Wrestling has to stand out and that’s something the sport is uncomfortable doing. We have to stamp New and Improved on every change we make across all media platforms. Then we have to make sure that everything we change and do match’s our tagline.
What’s wrong with allowing each country the freedom to design their uniforms, why is the sport being held to uninspired uniformity? Does it really matter if the various federations go different directions with their outfits? You might say it’s not fair for competitive reasons if various athletes are dressed differently but I’m not sure that’s true.
Granted, if one country decides to wear long sleeve compression tops which really accents a human form, those athletes might have an advantage when applying a gut wrench to athletes from other countries that chose to go bare-chested. But in the reverse the sleeved athlete would be at an equal disadvantage if his opponent was proficient at arm throws. Having different uniforms is a give and take with no one design having an advantage over another without giving up something in the reverse. But wouldn’t it be fun to see what the various countries would come up with and then listen to the media buzz we’d create. Remember, all press is good press and that’s something very foreign to wrestling.
While we’re talking about sexuality, the sport confuses me. On one hand we’re very open-minded and comfortable with our bodies but on the other hand we’re very prudish when it comes to what we wear in competition. We have to loosen up.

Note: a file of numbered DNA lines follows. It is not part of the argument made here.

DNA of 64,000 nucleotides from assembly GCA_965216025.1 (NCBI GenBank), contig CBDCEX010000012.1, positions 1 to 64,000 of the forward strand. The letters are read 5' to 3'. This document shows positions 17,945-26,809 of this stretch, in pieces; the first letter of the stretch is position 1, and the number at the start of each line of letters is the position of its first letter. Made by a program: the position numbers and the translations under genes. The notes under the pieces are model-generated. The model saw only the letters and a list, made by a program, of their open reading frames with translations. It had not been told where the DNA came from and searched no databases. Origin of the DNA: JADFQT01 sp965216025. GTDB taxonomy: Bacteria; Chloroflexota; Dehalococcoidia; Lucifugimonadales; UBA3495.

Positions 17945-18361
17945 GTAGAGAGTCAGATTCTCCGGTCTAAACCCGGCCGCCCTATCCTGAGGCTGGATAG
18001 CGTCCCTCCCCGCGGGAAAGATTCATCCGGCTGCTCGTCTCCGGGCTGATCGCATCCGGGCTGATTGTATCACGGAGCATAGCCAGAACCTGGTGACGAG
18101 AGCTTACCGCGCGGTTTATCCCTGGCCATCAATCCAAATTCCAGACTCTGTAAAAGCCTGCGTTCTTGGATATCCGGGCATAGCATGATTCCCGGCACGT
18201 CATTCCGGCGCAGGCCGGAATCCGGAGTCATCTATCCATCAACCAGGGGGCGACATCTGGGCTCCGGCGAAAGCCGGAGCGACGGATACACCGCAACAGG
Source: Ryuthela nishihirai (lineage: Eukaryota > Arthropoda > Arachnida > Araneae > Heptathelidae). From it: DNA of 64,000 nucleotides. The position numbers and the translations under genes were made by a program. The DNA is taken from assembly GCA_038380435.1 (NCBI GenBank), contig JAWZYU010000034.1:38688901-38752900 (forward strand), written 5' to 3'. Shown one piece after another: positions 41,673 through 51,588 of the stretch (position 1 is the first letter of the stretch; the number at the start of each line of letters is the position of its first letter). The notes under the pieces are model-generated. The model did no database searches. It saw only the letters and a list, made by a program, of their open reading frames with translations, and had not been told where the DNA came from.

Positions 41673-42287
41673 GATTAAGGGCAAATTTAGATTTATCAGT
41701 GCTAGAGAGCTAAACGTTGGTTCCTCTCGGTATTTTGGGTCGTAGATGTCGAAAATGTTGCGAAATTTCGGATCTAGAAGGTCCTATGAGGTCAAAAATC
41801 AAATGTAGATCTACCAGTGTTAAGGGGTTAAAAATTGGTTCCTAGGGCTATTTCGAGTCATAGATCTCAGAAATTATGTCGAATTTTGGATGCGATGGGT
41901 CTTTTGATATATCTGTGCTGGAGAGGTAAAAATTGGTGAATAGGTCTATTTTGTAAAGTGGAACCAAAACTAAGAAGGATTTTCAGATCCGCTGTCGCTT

Bottom line, if we ever want to see a wrestler on the cover of Sports Illustrated again (Danny Hodge being the first and only one 60 years ago) he or she won’t get there as a result of their achievements, but they might as a combined effort of form (apparel) and function (titles).
As to retaining a certain level of modesty or decorum may I remind everyone of their approval and society’s acceptance of swimming and diving, a sport whose outfits are often transparent and definitely sex defining.
Does anyone remember how much press Flo Jo Joyner received for her cheeky and imaginatively designed competitive gear? What would be so wrong if both our men and women wore some of their own designs that accented, well, let’s say more than their skill sets? Even if you weren’t a track and field fan back in the 80’s, I’m sure you remember that the television ratings were off the charts every time Flo Jo ran and it wasn’t always to see her cross the finish line ahead of the competition.
I know change is difficult, but we have to bite the bullet if we’re to grow. Every country should be allowed to ask assistance from fashion designers for the purpose of creating their own look and style. Gone should be the days of re-purposing the old loin cloth singlet that was originally made from animal skins.
Moving on to collegiate wrestling for a moment, I watched the Big 12 and Big 10 finals on TV and was dismayed to see that the NCAA didn’t find a need to advertise their championships in New York City next week during any of the commercial breaks. They promote championships in other sports; I wonder if they too feel wrestling is no longer relevant?